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Take full advantage of benefits

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It's that time again ... time for U.S. employees to evaluate their benefit options and make their selections for next year. Whether they enroll via the Internet, by phone or by paper forms, employees today have more choices than ever before when it comes to benefits, and the wide variety can be confusing, according to Hewitt Associates.

"With so many options, and all kinds of tools, its a shame that so many people wait until the last minute to make these important decisions concerning their financial well being," said Wendy Rhodes, communication consultant for Hewitt Associates. "By taking the time to understand their enrollment choices, enrollment tools and individual needs, employees will be better able to get the most out of their benefit plans."

Hewitt Associates, a leading management consulting firm specializing in human resource solutions and benefits outsourcing, plans to handle benefits enrollment on behalf of more than 7 million employees this year. The following are tips for employees as they begin the process of benefits enrollment.

1. Re-think your medical plan choice.

The annual enrollment period provides an ideal opportunity for you to re-evaluate your medical plan. Are you satisfied with your current medical plan? Are you comfortable with your current primary care physician? If not, now is the time to consider making a change.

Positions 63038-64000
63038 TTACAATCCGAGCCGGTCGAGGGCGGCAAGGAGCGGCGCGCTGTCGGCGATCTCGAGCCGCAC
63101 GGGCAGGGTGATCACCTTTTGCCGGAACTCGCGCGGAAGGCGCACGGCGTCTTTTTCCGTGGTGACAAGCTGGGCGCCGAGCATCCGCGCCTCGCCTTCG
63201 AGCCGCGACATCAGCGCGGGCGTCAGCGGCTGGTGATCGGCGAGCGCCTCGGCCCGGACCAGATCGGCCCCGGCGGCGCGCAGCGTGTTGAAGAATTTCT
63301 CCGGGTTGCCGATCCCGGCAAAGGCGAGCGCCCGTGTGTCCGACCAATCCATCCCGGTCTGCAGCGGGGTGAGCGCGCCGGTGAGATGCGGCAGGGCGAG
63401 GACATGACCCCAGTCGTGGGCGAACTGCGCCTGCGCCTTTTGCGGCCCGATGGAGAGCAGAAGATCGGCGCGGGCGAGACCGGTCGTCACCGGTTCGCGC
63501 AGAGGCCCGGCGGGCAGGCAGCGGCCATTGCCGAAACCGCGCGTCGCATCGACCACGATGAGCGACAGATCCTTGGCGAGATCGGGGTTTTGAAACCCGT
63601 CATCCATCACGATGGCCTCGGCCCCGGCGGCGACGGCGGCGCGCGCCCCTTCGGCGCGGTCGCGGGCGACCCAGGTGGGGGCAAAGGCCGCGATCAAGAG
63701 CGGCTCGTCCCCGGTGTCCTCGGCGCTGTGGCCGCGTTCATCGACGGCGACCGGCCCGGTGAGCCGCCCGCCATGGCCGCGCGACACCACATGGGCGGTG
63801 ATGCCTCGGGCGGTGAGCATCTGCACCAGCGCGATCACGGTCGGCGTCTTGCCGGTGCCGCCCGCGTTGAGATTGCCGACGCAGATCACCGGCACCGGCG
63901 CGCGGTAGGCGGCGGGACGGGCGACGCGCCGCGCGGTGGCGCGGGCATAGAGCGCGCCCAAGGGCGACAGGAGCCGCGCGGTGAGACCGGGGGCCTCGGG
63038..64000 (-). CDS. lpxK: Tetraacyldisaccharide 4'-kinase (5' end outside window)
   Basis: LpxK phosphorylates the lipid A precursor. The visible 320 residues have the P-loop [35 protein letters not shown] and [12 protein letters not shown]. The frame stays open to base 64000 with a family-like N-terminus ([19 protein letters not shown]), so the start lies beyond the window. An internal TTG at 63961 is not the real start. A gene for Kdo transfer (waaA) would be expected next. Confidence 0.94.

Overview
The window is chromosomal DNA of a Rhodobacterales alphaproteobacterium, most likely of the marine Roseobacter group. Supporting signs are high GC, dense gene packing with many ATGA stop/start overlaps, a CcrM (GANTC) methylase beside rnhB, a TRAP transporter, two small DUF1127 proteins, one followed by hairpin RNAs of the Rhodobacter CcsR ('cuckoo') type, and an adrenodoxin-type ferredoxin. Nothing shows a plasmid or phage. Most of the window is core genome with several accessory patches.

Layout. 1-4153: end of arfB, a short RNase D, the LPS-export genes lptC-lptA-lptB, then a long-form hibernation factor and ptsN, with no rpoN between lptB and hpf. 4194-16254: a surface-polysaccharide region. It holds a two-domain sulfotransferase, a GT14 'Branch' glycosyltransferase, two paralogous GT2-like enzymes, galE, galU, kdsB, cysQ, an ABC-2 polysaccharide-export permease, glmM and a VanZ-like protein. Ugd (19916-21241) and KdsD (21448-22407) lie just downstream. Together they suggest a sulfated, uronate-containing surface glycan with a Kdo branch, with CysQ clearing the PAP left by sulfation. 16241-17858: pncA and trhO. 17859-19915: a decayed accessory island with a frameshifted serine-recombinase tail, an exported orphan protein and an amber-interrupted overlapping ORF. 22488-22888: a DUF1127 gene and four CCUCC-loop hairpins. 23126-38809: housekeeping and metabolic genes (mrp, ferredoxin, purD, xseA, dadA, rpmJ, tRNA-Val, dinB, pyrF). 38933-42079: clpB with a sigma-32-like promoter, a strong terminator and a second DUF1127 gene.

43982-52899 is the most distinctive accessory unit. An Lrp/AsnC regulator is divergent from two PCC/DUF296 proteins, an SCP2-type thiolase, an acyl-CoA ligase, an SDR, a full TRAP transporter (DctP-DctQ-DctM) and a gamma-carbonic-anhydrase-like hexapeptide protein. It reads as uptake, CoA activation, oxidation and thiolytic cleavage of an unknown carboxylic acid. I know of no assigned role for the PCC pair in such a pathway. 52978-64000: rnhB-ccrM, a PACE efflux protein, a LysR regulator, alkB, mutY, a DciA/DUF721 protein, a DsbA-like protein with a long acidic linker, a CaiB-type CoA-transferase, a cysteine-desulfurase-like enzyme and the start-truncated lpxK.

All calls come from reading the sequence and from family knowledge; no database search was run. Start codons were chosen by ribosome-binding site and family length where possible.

2. Contribute as much as possible to your 401(k) plan. At the very least, contribute enough to receive all of your company's matching contributions.

Your 401(k) plan could very well be your main source of retirement income down the road, and the earlier you start contributing, the better off you'll be in the long run. Start now!

Many companies make matching contributions to their employees' 401(k) plans. In order for you to reap the benefits of this "free money," figure out how much you need to contribute to get the maximum employer contribution.

3. Take advantage of the tax saving potential through your benefits.

Many of the benefits offered by your employer can lower your taxable income, putting you in a lower tax bracket and saving you dollars come April 15. Some of these benefits include your 401(k) plan, health care spending account and dependent-care spending account.

4. Take advantage of your health care spending account.

Consider setting up a health care spending account, even if your tax savings won't be large. A spending account helps employees pay, in a tax-effective way, for predictable health expenses not covered by their medical plan.

Employees elect to contribute a portion of their before-tax income to a spending account, enabling them to stretch the dollars available for services and lower taxable income at the same time.

5. Take advantage of your dependent-care spending account, if appropriate.

Some employers offer dependent-care accounts, which help employees pay for child care and other dependent expenses in a tax-effective way.